iPhone on Verizon, T-Mobile and Sprint.
On May 23, 2007, Leslie Cauley of USA Today published a piece quoting that AT&T had signed a 5 year exclusivity contract to sell the iPhone until 2012. Wired's Fred Vogelstein wrote the same thing on January 9, 2008, quoting:
After a year and a half of secret meetings, Jobs had finally negotiated terms with the wireless division of the telecom giant (Cingular at the time) to be the iPhone's carrier. In return for five years of exclusivity, roughly 10 percent of iPhone sales in AT&T stores, and a thin slice of Apple's iTunes revenue, AT&T had granted Jobs unprecedented power. He had cajoled AT&T into spending millions of dollars and thousands of man-hours to create a new feature, so-called visual voicemail, and to reinvent the time-consuming in-store sign-up process. He'd also wrangled a unique revenue-sharing arrangement, garnering roughly $10 a month from every iPhone customer's AT&T bill. On top of all that, Apple retained complete control over the design, manufacturing, and marketing of the iPhone. Jobs had done the unthinkable: squeezed a good deal out of one of the largest players in the entrenched wireless industry.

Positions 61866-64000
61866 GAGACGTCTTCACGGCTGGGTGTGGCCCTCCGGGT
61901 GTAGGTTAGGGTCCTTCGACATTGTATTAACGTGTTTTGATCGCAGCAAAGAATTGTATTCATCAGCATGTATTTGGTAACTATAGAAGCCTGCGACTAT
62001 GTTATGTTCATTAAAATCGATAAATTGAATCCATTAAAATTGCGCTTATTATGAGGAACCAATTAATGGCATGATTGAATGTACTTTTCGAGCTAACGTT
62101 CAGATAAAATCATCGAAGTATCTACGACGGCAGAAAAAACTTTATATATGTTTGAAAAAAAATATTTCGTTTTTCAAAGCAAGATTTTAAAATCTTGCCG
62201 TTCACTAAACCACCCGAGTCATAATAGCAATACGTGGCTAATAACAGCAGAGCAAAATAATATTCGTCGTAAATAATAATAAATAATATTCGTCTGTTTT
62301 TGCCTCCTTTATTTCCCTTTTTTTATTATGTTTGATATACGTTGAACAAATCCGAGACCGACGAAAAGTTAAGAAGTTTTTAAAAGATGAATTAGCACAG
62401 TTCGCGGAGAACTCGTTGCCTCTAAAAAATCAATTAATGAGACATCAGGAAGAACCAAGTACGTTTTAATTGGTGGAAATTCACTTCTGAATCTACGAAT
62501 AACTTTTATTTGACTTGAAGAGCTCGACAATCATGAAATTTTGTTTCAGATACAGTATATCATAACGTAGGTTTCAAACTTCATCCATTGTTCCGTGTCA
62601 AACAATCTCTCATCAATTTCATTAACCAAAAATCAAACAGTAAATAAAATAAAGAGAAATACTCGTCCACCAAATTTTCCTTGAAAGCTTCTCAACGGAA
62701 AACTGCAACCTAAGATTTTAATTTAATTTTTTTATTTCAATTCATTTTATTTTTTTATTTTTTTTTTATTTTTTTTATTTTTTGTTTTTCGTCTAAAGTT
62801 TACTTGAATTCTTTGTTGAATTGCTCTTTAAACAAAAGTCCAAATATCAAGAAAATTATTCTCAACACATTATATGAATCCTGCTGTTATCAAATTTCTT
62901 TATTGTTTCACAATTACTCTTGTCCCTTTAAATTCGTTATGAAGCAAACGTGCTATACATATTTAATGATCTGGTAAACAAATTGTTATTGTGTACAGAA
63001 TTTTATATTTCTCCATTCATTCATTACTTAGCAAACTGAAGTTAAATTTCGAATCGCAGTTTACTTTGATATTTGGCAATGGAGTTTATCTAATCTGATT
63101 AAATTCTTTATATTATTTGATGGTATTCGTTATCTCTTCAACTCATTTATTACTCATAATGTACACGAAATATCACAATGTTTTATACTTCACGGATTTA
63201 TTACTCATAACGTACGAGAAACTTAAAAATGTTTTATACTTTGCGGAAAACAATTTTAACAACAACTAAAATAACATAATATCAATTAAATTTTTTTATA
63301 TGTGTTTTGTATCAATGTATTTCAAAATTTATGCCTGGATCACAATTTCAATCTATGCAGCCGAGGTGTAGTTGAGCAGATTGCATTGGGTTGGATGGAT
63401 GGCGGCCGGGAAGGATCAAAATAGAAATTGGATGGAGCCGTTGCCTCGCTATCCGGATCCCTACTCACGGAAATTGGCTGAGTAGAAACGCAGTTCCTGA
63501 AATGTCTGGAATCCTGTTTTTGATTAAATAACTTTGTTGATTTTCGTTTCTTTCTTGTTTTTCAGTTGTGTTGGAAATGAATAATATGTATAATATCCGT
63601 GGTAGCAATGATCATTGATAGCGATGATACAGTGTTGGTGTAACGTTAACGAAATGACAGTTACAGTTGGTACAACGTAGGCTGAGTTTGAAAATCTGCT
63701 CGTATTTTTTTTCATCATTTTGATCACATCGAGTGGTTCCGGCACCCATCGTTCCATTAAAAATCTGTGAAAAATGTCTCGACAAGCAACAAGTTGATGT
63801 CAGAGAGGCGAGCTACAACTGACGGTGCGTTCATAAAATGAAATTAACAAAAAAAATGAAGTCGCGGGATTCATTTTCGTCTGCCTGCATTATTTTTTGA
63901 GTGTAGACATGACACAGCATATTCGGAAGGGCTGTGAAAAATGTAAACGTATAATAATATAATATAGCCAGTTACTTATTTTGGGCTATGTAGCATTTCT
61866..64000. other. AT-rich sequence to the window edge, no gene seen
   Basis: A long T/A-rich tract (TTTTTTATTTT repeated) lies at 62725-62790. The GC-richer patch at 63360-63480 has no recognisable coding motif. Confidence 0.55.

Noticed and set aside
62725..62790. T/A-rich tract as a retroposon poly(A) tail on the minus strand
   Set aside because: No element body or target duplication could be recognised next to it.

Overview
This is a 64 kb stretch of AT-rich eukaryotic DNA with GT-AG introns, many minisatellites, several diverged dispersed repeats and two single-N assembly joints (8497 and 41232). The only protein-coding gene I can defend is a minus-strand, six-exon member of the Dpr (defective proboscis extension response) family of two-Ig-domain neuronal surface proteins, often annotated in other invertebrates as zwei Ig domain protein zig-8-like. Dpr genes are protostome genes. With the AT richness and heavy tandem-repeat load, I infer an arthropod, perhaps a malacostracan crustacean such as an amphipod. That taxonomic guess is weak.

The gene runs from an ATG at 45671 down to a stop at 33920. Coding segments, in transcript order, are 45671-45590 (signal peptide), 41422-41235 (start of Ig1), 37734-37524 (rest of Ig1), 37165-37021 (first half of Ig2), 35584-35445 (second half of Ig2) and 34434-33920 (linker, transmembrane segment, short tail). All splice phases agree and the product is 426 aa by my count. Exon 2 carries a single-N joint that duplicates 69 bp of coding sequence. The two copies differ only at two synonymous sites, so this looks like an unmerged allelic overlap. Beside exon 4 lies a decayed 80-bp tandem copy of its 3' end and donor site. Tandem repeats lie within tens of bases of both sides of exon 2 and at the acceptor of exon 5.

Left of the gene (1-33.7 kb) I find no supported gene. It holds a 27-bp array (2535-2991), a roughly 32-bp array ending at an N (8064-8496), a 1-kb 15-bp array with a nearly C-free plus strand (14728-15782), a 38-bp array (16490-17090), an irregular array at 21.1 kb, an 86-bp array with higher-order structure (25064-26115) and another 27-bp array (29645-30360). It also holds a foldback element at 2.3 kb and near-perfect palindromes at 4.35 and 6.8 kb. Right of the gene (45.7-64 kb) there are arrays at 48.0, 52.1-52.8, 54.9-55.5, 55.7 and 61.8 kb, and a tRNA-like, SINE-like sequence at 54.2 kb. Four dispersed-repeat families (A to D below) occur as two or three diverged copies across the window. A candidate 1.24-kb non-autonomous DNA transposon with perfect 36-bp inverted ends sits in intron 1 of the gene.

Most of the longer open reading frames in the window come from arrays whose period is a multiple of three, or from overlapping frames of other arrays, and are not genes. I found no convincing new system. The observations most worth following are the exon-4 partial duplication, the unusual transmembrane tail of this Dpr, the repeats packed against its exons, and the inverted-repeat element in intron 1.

Steve Jobs gave AT&T just enough to make them happy in exchange for allowing him to make the iPhone the way he wanted it to be made. The iPhone was released and it was an enormous success. Once AT&T saw how much the world loved the iPhone. Apple's iPhone, not AT&T's, they were in a weaker negotiating position. Steve Jobs now had the upper hand over AT&T, which had become dependent on the iPhone as a product due to the enormous rate in which it has been able to sign on new customers for them. Steve Jobs was in a much stronger position. He had something he could take away from AT&T that they desperately wanted to keep and he had something all of the other carriers wanted. He used this new power over the wireless industry. Leslie Cauley of USA Today wrote on on July 31, 2008 that: